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by Jack Sommersby

"Passable Disaster Picture"
3 stars

A generic screenplay is somewhat alleviated by a good star perfomance and par-for-the-course direction.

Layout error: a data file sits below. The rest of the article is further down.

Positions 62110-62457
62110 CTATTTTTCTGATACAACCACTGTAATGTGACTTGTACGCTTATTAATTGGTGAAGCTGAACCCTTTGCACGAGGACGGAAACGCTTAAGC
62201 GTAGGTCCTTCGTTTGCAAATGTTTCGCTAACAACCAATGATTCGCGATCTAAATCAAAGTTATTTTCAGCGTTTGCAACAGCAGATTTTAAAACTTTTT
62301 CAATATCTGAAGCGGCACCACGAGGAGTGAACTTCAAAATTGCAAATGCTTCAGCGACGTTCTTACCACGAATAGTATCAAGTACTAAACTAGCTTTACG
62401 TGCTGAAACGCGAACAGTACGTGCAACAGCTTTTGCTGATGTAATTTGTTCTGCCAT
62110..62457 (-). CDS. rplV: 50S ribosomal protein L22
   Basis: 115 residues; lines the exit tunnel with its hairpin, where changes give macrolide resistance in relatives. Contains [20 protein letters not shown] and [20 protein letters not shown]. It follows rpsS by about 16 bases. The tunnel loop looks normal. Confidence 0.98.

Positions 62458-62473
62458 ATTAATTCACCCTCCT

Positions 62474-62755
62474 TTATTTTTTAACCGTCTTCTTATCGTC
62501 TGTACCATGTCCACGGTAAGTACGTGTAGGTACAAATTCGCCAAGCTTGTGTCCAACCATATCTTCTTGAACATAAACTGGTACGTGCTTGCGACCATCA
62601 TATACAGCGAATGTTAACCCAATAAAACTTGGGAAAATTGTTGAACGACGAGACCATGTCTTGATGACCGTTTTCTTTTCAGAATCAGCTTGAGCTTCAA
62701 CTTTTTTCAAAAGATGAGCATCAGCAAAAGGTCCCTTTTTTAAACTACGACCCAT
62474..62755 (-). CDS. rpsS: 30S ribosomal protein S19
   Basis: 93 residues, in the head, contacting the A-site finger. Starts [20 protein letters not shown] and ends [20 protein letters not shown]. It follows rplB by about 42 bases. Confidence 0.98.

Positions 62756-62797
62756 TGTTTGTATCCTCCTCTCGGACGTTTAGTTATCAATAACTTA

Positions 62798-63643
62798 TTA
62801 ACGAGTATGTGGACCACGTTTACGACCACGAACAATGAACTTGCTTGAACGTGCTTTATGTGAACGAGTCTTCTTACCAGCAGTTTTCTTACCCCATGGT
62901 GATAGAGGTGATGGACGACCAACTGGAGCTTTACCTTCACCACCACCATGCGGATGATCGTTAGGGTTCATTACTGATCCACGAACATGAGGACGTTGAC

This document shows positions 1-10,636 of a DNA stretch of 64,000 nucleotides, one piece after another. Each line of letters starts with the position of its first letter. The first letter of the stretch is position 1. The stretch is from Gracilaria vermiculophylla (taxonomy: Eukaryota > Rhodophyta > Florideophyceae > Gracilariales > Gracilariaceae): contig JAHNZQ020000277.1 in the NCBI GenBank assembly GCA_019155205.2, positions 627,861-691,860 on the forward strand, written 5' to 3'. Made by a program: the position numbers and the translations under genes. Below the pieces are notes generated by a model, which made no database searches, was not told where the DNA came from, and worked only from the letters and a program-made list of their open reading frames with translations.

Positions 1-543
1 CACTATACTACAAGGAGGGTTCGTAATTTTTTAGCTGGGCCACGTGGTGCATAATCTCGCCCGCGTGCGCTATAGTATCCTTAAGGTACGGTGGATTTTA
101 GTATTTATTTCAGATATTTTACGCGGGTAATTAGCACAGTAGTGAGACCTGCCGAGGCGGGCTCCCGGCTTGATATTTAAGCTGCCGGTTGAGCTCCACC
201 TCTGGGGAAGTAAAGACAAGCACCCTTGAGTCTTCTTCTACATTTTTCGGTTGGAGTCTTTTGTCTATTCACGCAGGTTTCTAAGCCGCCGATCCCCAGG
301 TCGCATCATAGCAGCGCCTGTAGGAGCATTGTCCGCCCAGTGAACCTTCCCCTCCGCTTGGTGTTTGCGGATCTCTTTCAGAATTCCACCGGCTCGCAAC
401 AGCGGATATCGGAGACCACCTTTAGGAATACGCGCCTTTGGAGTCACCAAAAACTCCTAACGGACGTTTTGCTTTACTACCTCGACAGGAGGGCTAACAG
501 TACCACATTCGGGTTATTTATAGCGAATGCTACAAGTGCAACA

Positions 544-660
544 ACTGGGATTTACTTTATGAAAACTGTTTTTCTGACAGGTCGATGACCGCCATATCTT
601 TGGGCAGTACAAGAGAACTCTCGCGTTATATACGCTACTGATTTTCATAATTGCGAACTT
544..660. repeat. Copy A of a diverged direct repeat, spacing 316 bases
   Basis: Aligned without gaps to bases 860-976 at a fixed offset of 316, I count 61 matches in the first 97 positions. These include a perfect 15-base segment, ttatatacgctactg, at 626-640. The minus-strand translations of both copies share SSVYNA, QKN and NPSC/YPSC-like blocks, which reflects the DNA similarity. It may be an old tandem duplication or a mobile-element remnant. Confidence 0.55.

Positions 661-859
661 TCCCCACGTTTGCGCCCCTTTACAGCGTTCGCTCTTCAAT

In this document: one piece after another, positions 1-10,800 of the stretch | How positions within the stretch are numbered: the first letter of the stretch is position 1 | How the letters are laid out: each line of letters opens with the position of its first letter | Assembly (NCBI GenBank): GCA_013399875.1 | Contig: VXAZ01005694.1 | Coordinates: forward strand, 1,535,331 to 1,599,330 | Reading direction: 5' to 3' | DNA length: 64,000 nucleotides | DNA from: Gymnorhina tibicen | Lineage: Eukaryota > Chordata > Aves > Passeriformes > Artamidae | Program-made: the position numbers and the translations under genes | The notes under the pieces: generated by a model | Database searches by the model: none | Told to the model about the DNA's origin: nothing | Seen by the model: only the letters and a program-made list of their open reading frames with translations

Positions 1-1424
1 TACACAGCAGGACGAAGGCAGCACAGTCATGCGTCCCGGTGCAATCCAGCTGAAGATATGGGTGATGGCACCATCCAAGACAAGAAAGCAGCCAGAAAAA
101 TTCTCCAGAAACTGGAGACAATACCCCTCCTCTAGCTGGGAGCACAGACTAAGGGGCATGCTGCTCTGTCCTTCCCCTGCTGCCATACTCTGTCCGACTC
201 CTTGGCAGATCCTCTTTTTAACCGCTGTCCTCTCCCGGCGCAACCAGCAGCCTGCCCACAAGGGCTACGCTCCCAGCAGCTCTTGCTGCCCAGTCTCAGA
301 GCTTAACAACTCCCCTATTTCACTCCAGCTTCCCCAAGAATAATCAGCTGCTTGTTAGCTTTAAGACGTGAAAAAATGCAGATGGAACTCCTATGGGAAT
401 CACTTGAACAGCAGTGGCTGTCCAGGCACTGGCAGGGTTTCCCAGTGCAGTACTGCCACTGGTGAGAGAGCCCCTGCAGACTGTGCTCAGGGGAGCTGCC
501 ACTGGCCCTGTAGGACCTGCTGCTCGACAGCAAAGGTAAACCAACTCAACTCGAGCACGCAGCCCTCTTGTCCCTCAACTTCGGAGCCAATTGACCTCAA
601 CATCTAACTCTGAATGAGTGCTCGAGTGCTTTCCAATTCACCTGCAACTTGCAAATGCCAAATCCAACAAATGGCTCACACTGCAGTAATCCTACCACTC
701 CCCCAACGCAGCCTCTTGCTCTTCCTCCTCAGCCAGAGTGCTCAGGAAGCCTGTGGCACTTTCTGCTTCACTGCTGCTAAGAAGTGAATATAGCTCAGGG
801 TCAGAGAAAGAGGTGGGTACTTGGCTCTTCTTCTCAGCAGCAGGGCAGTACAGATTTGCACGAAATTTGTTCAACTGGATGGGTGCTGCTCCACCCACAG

Meteor is a fine entry in the disaster-movie subgenre. It doesn't have the number of entertaining scenes that graced The Poseiden Adventure, but it's thankfully devoid of the grinding unpleasantness of The Towering Inferno and eye-rolling banality of When Time Ran Out. The director, Ronald Neame, who helmed Poseiden, isn't much of a visually expressive storyteller, but he's a fair enough technician at staging the kind of special-effects-laden action sequences audiences have come to expect. Instead of a giant tidal wave or afire skyscraper or lava-spewing volcano, the culrpit is a five-mile-wide meteor on a direct course toward Earth that's set to strike in six days with a catastrophic impact the equivalent of two-and-a-half-million megatons of TNT. The hero is one Dr. Paul Bradley (Sean Connery), an MIT astrophysist instructor who resigned from NASA five years prior over the government taking military command over his Herculeas project, a ballistic-missile meteor-deterring weapon in space that was turned into a nuclear weapon with the missiles pointing toward the planet rather than away from it. He's summoned back to duty because his pet project is the only hope of destroying the twenty-miles-in-diameter monstrosity, though he meets heated resistance from the ranking Army general worried that the American people will deduce the peace-treaty-violating intention he's earmarked for it. It's the Cold War, and because there aren't enough missiles to do the job according to Bradley's calculations, Russia's similar Herculeas device, named Peter the Great, which Bradley knows they possess (its missiles are pointed at the United States just like ours are pointed at them), is also needed, and the ultra-paranoiac general feverishly opposes any bi-country cooperation. (Martin Landau, grossly overacting the role of the general, forever shouting and bulging his veins, nevertheless convinces that of the ever-distrusting, warmongering Republican American -- he makes General Patton look like a pacifist.) The Soviet Union's own leading astrophysisist (appealing played by the always-welcome Brian Keith) arrives in New York with his trusty translator (an adequate Natalie Wood), with all sorts of negotiations needing to be made before the requisite red tape can be broken through. With the end-of-mankind extremities are on the brink, as much as we'd like to initially reject these manufactured hostilities, the moviemakers aptly get across that they're not exactly implausible.